By Olivia B. Waxman
July 1, 2016

These days, it’s easy to think of sharks as one of the most inherently scary creatures in the world. But 100 years ago, things were very different. “If there hadn’t been the 1916 shark attacks, we probably wouldn’t be watching Shark Week right now,” says George Burgess, director of the Florida Museum of Natural History’s International Shark Attack File.

He’s talking about the five shark attacks on the Jersey Shore that left four dead and one injured over a 12-day period, starting July 1—exactly a century ago.

On that day, Charles Vansant, an ambitious businessman and son of a prominent Philadelphia doctor, went for a pre-dinner ocean swim with his dog in the Jersey Shore town of Bell Haven. He bled out after a shark ripped off his left leg. On July 6, in the elite vacation town of Spring Lake, a woman told lifeguards that Charles Bruder, an employee of a nearby hotel, had capsized in a red canoe — only to find out the color was blood gushing from his shark-severed legs. On July 12 in Matawan Creek, a crowd watched in horror as 24-year-old Stanley Fisher was attacked while trying to retrieve the body of another shark victim, 11-year-old factory worker Lester Stillwell — and later died waiting for a train to transport him to medical treatment. Joseph Dunn, 14, also got his left leg caught in a shark’s mouth, but several other youngsters yanked him free.

It’s not as if sharks hadn’t been fearsome creatures before 1916, but—for several reasons—these five attacks changed the way the creatures were seen all along America’s coastlines.

For one thing, they happened near the media capital of the world, New York City, and at vacation destinations for elites, so it got outsized attention in the national press. “It became an uproar in the backyard, in the media,” Burgess explains. “People who wielded power and money—it affected their potential summer plans.”

Get your history fix in one place: sign up for the weekly TIME History newsletter

There was a heat wave that summer, and in the era before widespread use of home air-conditioning, that meant that, as Burgess says, “more people [were] going into the water to cool off, so there’s a greater chance of sharks and human getting together in the water.”

But those people would not necessarily have been able to cool off if they hadn’t had the time to go to the beach. These shark attacks occurred at a time when people who weren’t elites were heading to the ocean for the first time, too. As Richard G. Fernicola explains in Twelve Days of Terror, the early 20th century was a time of new opportunities for leisure among the middle and working classes: “Thousands upon thousands of people flocked to the ocean in numbers never before imagined,” he writes.

That’s sort of why scientists didn’t even know sharks were strong enough to gore humans, according to Michael Capuzzo, author of Close to Shore: The Terrifying Shark Attacks of 1916. “In 1916, the general consensus of science was that sharks didn’t have the bite force to even bite through a human bone,” he says, “so it was kind of a blind spot in history between the ‘Age of Sail’ when people were out there all of the time, and this new civilized society that was sort of withdrawn from [the ocean]. Such attacks had never happened on this scale.”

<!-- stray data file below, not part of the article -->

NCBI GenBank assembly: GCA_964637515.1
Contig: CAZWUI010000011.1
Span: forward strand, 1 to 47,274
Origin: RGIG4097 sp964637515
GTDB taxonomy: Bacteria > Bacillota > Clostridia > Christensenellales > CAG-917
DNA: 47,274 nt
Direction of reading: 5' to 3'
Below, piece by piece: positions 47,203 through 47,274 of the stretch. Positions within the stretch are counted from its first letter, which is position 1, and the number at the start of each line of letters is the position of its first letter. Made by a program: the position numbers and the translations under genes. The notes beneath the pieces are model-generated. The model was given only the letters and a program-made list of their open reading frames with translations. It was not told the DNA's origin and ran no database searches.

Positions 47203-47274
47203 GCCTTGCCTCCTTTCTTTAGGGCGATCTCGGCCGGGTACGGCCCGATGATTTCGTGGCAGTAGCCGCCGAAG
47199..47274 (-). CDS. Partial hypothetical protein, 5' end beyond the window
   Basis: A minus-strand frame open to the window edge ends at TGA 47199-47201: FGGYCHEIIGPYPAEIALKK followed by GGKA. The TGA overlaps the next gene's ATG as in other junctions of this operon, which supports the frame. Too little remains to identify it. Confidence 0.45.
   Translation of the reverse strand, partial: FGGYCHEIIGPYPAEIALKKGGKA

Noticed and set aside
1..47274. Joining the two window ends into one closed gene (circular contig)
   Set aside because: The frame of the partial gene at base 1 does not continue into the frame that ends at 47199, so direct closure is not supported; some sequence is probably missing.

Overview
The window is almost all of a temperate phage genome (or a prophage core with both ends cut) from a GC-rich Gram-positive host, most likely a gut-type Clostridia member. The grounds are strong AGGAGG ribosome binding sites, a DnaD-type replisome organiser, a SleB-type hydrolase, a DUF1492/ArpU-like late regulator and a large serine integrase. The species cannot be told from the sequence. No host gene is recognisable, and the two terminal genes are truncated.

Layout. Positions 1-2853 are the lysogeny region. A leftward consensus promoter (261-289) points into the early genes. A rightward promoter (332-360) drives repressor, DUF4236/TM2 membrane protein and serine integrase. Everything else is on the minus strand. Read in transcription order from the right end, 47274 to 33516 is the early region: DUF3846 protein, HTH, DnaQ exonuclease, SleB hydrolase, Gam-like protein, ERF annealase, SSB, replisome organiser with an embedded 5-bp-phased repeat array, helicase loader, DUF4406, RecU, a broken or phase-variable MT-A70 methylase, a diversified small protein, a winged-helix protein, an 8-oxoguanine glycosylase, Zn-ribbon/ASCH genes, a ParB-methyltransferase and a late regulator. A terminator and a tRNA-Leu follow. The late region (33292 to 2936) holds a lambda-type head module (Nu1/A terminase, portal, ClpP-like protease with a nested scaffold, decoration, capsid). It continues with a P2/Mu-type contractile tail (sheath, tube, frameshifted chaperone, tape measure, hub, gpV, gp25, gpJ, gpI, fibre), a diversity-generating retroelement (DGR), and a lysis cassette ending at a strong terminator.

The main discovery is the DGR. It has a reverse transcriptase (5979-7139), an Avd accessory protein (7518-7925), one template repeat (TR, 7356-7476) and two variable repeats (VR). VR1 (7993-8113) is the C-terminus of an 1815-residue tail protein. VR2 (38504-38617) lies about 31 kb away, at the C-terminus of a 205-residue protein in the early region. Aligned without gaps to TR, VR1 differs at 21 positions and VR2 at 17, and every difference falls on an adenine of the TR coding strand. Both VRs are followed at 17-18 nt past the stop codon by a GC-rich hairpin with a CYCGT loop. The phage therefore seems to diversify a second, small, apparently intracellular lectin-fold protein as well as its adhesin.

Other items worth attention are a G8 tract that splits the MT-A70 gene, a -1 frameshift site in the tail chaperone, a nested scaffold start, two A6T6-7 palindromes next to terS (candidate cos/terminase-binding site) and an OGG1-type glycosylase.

The attacks even inspired President Woodrow Wilson to hold a cabinet meeting to address the issue, at which he called for a plan to kill all the sharks on the East Coast—perhaps because “he’s getting pressured to get into World War I by some and doesn’t want to be perceived as weak,” says Capuzzo.

Experts still can’t all agree on what caused the flurry of attacks or even the type and number of sharks involved. Some have said the Matawan Creek attacks prove that it was bull shark because they swim in fresh water. Others say it was a great white shark because newspapers around that time reported that one was found with humans remains in its stomach. Generally speaking, such attacks can occur when sharks are sick, according to Burgess: “Animals sometimes are prone to disease or something that causes them to change their behavior, which isn’t predictable and doesn’t happen very often.”

The “Jersey man-eater”—as the mystery shark(s) became known—partly influenced Peter Benchley’s novel 1974 Jaws, and the Steven Spielberg-directed film adaptation, which played a role in popularizing the mainstream image of great white sharks as killers and fueling a shark-fishing craze, experts say. Overfishing has led to the decline in the worldwide shark population, yet unprovoked shark attacks on humans are rare. As Burgess argues: “Each year, we average worldwide six fatalities because of sharks—that’s all—but you wouldn’t know it from the media attention.”

As for why human beings remain afraid of sharks, 100 years after these attacks, Burgess has a theory.

“We as humans are used to manipulating our world, we can pretty much stop any animal that wants to eat us,” he says. “But in the sea, the shark wins all of the time.”

Write to Olivia B. Waxman at olivia.waxman@time.com.

SPONSORED FINANCIAL CONTENT

You May Like

EDIT POST